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Chronic phase

The chronic phase begins 2 months after the initial infection when the clinical manifestations (if any) of the acute phase disappear, and parasitemia falls to undetectable levels. In most cases, the chronic phase presents as an indeterminate form, which may evolve to the cardiac, digestive, or cardiodigestive forms after years or decades. The diagnosis is made by serological tests, such as indirect hemagglutination, indirect immunofluorescence, and ELISA, all of which have high sensitivity (around 98%) and acceptable specificity. The historical complement fixation reaction (Guerreiro—Machado) is no longer used because of its complexity and because it is no more sensitive or specific than the other tests. According to WHO recommendation,14 diagnosis should be based on the positivity of at least two of the tests mentioned above.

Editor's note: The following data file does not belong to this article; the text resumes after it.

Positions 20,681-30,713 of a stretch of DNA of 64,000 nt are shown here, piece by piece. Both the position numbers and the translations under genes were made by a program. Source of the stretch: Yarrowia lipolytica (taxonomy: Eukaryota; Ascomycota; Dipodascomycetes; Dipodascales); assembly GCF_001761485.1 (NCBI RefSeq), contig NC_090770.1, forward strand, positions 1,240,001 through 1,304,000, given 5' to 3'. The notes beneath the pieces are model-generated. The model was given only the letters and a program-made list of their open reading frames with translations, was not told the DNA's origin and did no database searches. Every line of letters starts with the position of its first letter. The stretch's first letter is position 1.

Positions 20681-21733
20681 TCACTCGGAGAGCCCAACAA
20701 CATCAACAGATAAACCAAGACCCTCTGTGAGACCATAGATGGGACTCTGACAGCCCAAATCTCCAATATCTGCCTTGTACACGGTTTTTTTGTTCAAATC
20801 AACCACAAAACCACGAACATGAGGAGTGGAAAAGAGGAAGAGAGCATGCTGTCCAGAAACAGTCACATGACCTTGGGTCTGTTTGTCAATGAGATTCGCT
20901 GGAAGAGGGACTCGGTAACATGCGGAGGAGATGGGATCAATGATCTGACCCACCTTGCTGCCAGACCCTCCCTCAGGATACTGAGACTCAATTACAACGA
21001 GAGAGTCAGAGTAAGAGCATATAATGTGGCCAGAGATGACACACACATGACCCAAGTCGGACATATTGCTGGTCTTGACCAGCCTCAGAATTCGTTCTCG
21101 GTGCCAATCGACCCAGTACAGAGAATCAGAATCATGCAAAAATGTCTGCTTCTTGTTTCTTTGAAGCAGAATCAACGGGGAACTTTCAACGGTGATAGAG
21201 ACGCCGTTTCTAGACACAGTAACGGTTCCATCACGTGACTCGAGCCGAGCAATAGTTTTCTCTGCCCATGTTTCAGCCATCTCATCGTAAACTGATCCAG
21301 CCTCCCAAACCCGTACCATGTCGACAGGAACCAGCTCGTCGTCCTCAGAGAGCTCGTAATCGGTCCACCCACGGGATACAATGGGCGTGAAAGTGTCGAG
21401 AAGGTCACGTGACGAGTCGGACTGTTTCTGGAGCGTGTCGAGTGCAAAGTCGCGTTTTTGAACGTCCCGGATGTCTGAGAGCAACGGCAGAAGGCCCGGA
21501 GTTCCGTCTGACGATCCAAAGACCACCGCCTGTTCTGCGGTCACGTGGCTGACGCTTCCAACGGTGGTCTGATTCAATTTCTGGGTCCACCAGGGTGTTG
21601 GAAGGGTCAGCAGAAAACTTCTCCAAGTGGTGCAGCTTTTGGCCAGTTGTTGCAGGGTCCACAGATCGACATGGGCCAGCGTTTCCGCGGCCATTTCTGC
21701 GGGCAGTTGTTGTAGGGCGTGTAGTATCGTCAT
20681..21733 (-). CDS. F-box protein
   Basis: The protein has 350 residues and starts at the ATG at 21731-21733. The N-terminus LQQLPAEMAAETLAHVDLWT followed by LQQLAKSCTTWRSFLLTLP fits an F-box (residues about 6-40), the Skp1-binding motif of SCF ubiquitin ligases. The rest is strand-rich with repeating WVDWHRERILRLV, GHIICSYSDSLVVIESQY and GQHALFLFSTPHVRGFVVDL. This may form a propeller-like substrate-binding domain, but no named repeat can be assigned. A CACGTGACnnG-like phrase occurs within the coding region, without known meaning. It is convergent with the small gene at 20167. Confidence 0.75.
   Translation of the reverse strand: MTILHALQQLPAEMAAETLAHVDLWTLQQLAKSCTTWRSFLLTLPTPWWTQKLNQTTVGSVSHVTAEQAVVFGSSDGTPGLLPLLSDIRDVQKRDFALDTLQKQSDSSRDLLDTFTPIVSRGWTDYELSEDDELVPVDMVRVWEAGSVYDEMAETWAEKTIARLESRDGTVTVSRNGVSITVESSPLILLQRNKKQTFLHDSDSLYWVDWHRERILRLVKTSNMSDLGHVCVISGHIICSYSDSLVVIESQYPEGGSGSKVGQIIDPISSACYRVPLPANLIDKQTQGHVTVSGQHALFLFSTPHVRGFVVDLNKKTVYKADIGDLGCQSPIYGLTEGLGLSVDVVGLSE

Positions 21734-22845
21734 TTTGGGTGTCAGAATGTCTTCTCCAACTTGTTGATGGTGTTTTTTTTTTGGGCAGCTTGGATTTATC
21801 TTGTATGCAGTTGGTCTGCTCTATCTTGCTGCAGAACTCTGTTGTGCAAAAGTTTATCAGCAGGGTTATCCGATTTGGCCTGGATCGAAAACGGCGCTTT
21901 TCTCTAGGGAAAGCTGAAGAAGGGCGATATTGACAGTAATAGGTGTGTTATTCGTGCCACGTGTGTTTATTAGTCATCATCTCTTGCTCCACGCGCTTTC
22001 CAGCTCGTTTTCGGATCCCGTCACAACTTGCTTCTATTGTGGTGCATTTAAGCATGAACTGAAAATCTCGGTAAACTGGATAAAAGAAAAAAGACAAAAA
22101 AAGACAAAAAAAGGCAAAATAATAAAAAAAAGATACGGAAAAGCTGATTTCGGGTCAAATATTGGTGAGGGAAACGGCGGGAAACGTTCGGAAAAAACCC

Demonstration of the parasite in blood may be performed by xenodiagnosis, with the classic (4 boxes with 10 triatomines in each) or the artificial method; the latter has several advantages (is more comfortable for the patients, avoids skin reactions to the triatomine bites, and has equal or superior sensitivity than the classical xenodiagnosis). Another method for parasitological diagnosis is hemocul- ture, which shows positivity in about 50% of cases. Positivity of these techniques increases when the examination is performed two or more times.

The PCR method is useful for diagnosis of the chronic phase, mainly in those cases with dubious results on serology.

 
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